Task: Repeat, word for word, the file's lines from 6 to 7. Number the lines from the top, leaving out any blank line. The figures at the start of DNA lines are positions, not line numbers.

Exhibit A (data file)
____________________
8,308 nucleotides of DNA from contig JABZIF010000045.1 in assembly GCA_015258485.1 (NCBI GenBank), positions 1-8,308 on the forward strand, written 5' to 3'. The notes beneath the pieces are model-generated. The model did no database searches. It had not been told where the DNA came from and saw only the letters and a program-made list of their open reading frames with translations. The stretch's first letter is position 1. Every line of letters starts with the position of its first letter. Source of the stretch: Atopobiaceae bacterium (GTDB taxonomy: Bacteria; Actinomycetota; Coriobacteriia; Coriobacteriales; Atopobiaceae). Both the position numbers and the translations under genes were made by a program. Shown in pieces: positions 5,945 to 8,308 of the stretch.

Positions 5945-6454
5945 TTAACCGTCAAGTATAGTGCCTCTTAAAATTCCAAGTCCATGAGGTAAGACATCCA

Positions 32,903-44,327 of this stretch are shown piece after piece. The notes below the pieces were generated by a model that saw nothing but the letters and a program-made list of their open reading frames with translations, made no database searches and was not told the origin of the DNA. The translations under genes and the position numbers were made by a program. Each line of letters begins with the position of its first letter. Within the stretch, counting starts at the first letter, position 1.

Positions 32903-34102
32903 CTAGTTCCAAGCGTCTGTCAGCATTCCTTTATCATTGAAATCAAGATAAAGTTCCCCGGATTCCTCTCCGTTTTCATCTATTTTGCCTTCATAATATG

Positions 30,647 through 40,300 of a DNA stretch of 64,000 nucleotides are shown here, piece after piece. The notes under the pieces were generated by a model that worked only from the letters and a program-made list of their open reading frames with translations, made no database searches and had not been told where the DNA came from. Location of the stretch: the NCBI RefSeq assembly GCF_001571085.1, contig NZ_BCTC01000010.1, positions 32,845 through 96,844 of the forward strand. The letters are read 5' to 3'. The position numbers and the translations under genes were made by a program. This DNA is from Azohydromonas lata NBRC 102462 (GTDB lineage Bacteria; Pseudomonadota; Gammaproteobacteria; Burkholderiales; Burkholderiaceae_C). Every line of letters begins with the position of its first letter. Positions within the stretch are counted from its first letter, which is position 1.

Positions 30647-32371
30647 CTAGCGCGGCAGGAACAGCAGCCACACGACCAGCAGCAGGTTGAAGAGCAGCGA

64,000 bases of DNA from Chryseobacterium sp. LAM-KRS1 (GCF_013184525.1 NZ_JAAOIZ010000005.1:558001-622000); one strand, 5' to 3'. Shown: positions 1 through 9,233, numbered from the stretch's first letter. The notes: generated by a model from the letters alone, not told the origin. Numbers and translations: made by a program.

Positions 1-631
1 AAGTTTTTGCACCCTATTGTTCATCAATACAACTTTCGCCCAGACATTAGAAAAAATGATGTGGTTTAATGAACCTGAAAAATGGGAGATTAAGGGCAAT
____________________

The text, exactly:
32903 CTAGTTCCAAGCGTCTGTCAGCATTCCTTTATCATTGAAATCAAGATAAAGTTCCCCGGATTCCTCTCCGTTTTCATCTATTTTGCCTTCATAATATG

Positions 30,647 through 40,300 of a DNA stretch of 64,000 nucleotides are shown here, piece after piece. The notes under the pieces were generated by a model that worked only from the letters and a program-made list of their open reading frames with translations, made no database searches and had not been told where the DNA came from. Location of the stretch: the NCBI RefSeq assembly GCF_001571085.1, contig NZ_BCTC01000010.1, positions 32,845 through 96,844 of the forward strand. The letters are read 5' to 3'. The position numbers and the translations under genes were made by a program. This DNA is from Azohydromonas lata NBRC 102462 (GTDB lineage Bacteria; Pseudomonadota; Gammaproteobacteria; Burkholderiales; Burkholderiaceae_C). Every line of letters begins with the position of its first letter. Positions within the stretch are counted from its first letter, which is position 1.